The SOAP message itself is contained inside an
, which is used to transfer the Web service call to
and from the server. A typical SOAP message looks like this:
<soap:Envelope xmlns:n=”custom namespace goes here”
<!-- method-specific XML goes here -->
In the case of the client sending the message, the XML in
includes a method to call and
parameters. When the server sends the message,
includes the result(s) of the call. The
result can be a single value or a complex data type with multiple values.
Naturally, it is important that the client sends the SOAP message in the correct format, but how does a
developer know how to format the message? This is where WSDL comes in.
Web Services Description Language (WSDL, pronounced wizdel) is used to describe the capabilities, for-
mat, and other important information about Web services. WSDL files define the various operations a
Web service provides.
are specific remote functions that can be called for a given service (a Web
service can have one or more operations). It helps to think of a Web service as an object with one or more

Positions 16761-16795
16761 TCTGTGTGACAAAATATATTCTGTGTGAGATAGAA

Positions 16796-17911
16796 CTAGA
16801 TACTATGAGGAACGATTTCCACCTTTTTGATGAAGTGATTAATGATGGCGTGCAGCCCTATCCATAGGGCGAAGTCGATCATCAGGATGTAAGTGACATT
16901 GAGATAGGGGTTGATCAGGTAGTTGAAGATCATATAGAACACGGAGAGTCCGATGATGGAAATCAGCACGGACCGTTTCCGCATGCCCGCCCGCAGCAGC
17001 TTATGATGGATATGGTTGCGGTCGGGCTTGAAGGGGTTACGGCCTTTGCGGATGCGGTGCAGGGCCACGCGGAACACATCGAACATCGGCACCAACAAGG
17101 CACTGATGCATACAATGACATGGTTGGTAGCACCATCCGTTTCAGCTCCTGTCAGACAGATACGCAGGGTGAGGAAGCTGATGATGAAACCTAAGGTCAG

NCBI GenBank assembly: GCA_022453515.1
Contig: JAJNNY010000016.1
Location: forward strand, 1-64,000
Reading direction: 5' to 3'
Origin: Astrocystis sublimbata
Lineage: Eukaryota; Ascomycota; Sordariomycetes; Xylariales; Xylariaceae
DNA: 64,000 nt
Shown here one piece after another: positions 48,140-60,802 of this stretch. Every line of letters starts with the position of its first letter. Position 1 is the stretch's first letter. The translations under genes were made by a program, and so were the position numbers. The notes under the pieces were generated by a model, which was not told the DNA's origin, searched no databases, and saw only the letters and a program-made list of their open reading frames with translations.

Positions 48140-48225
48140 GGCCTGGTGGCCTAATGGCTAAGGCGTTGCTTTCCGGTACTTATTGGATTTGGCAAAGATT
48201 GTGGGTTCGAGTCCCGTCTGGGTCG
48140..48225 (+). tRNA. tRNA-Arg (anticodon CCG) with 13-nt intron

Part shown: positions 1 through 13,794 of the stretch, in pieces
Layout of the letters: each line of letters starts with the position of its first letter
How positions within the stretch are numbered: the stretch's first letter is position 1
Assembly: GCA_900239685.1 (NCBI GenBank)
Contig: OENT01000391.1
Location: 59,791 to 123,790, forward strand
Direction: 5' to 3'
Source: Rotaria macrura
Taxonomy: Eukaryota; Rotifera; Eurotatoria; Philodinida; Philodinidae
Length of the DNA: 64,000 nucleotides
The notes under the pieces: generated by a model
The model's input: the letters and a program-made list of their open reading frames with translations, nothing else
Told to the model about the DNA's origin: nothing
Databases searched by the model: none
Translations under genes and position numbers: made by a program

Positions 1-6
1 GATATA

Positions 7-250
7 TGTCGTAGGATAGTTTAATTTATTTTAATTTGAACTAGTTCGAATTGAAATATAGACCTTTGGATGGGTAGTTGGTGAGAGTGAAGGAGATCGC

methods; the object itself represents the service whereas the operations are considered the methods.
The basic sections of a WSDL file are the following:
Types — Defines the types used for the Web service calls. These types are based on XML
Schema data types and can represent simple types — such as numbers or strings — or complex
types, similar to objects that have properties.
Messages — Defines the input arguments and the output value for a given operation. Each
operation gets two message definitions, one for the operation request and one for the response.
Port Type — Defines the operations that are available from the Web service.
Bindings — Defines the format of the messages sent and received with each operation.
Service — Defines how to access the Web service operations.
A standard WSDL file has the following format:
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